This article is designed to follow-up my preview of The Last Tinker: City of Colors written back in March. Here is a quick recap of what that article covered: You play a monkey boy named Koru who has the power to “Tinker.” Tinkering allows Koru to wield the powers of the color spirits that rule the land. With these powers, Tinkers can manipulate and create just about anything as long as the idea behind the creation is strong enough. However, it is these powers that cause Koru to get manipulated by an evil color spirit. He gets tricked and releases Bleakness, the anti-color (see below), into the world.
- Koru fighting bleak monsters, servants of the Bleak spirit.
For the remainder of the game, it is up to Koru and Tap, his pinata-shaped best friend, to stop Bleak and his army of white monsters from taking over the City of Color. However, before ever being released, Bleak has already hurt the color spirits in the world. The color spirits, Red, Blue and Green, have become tainted and are now spirits of anger (Red), depression (Blue) and fear (Green). Despite this, Koru still manages to utilize the powers of the spirits in order to fight his neutral-colored adversaries.
Koru using his Green abilities to make his opponents fearful.
The Last Tinker: City of Color is a phenomenal game that anyone could enjoy. The interesting, fun-filled story and color-based combat is just a taste of what the game has in store. The Last Tinker comes loaded with unique visuals, hand-drawn characters and original backgrounds. Throw in the fact that it is a 3D platforming, adventure game, and you have one solid PC game.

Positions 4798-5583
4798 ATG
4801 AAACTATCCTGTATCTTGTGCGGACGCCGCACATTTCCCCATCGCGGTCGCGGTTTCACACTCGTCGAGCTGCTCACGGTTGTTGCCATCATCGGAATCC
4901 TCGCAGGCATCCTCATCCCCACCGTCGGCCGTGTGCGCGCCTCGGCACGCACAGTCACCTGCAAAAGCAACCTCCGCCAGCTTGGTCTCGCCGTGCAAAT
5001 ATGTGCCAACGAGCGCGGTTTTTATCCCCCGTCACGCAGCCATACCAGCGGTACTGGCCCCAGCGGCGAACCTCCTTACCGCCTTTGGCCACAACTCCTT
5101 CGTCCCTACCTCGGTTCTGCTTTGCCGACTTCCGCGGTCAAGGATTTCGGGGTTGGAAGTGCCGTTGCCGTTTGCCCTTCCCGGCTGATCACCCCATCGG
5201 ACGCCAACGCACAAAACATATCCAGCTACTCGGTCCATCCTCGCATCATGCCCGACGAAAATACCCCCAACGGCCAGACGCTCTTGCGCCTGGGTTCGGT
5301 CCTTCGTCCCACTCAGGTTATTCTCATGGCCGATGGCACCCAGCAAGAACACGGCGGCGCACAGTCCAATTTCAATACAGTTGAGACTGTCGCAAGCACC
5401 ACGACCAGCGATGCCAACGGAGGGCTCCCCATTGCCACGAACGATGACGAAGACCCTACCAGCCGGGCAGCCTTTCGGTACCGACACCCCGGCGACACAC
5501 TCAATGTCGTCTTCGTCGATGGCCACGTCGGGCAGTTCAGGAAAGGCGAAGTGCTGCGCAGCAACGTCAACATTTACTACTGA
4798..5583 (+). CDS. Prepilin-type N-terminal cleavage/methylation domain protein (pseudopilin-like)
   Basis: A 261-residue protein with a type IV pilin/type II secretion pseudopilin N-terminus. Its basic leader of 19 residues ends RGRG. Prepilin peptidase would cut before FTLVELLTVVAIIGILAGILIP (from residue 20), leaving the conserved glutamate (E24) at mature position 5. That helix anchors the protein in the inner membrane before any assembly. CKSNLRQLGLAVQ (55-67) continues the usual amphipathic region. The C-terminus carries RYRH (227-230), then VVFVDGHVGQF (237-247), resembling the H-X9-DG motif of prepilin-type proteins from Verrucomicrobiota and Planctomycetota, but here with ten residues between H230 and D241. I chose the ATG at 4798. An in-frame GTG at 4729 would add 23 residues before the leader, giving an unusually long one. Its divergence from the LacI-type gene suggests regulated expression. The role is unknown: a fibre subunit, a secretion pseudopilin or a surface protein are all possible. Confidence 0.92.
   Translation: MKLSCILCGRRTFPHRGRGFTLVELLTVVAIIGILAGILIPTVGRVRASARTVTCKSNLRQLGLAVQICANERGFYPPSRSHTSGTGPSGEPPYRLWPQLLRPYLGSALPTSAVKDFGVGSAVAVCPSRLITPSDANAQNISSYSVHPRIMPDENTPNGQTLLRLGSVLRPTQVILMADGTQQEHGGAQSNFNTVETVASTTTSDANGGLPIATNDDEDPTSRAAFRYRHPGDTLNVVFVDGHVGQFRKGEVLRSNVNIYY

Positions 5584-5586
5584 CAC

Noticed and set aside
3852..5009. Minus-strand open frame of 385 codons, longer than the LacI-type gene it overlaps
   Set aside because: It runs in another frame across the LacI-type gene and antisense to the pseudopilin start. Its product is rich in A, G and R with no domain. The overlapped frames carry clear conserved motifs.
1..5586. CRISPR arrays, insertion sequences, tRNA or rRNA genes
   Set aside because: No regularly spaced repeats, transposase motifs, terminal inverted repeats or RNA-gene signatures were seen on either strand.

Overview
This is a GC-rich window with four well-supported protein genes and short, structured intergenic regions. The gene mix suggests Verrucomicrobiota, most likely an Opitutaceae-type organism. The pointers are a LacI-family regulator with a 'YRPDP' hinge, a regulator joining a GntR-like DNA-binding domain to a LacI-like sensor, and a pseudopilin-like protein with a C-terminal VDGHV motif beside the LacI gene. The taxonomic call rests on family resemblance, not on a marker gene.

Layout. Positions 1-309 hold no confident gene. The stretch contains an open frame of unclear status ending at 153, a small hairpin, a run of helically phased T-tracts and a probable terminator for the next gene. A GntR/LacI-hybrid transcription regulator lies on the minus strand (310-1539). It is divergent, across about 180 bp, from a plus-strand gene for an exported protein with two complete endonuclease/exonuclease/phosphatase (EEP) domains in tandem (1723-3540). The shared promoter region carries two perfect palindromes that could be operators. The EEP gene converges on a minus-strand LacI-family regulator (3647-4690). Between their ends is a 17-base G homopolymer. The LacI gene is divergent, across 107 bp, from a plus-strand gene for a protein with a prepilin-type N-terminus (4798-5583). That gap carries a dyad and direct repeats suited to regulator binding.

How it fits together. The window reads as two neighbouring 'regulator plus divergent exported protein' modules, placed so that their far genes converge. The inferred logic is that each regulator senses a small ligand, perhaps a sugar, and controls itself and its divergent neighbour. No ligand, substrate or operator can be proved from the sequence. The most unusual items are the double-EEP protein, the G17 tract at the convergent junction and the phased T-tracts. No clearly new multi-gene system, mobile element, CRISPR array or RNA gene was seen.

- Rail Grinding – This is how Koru likes to get around town.
My only qualms with The Last Tinker: City of Color is that the control scheme is a little hard to get used to unless you have an Xbox controller (which I don’t). Regular PC controls include an assortment of left and right clicks and various keys to press or hold down as well. Also, the voices in the game are rather irritating. Anytime you talk with someone in the game, they sound like one of those stuffed animals that makes a noise if squeezed correctly. Except it’s getting punched and squeezed repeatedly. It really takes away from the overall “coolness” of the game when every time you have a conversation with someone you feel like you are playing a game for kindergarteners.
The Color Spirits.
I do wish it was a bit longer too. The game only takes about 8 hours to complete, but is totally worth the play through. Who doesn’t love a platformer with a fun, inventive storyline, eye-pleasing visuals and entertaining game play? Despite its awkward control scheme, annoying npc voices and short length, The Last Tinker: City of Color is still an easy recommendation, its strengths far outweighing its weaknesses.